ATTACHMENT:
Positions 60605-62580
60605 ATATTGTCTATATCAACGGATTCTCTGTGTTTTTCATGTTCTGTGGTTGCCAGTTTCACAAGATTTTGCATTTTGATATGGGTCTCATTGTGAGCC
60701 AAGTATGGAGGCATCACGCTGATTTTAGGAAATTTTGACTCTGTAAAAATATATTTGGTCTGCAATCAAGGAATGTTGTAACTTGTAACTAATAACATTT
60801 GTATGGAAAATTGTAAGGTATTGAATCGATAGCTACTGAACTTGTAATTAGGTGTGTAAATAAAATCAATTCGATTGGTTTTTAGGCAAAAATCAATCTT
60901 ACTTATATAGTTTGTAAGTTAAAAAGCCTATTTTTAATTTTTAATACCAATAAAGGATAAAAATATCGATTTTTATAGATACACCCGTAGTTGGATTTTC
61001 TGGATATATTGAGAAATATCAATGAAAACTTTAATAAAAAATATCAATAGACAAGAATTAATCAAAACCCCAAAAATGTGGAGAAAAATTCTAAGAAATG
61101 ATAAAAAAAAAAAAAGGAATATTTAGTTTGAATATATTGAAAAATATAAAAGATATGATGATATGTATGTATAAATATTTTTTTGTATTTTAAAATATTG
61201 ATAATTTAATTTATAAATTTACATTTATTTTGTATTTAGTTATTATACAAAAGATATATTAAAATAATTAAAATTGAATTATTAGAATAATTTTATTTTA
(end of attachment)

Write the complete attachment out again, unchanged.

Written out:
Positions 60605-62580
60605 ATATTGTCTATATCAACGGATTCTCTGTGTTTTTCATGTTCTGTGGTTGCCAGTTTCACAAGATTTTGCATTTTGATATGGGTCTCATTGTGAGCC
60701 AAGTATGGAGGCATCACGCTGATTTTAGGAAATTTTGACTCTGTAAAAATATATTTGGTCTGCAATCAAGGAATGTTGTAACTTGTAACTAATAACATTT
60801 GTATGGAAAATTGTAAGGTATTGAATCGATAGCTACTGAACTTGTAATTAGGTGTGTAAATAAAATCAATTCGATTGGTTTTTAGGCAAAAATCAATCTT
60901 ACTTATATAGTTTGTAAGTTAAAAAGCCTATTTTTAATTTTTAATACCAATAAAGGATAAAAATATCGATTTTTATAGATACACCCGTAGTTGGATTTTC
61001 TGGATATATTGAGAAATATCAATGAAAACTTTAATAAAAAATATCAATAGACAAGAATTAATCAAAACCCCAAAAATGTGGAGAAAAATTCTAAGAAATG
61101 ATAAAAAAAAAAAAAGGAATATTTAGTTTGAATATATTGAAAAATATAAAAGATATGATGATATGTATGTATAAATATTTTTTTGTATTTTAAAATATTG
61201 ATAATTTAATTTATAAATTTACATTTATTTTGTATTTAGTTATTATACAAAAGATATATTAAAATAATTAAAATTGAATTATTAGAATAATTTTATTTTA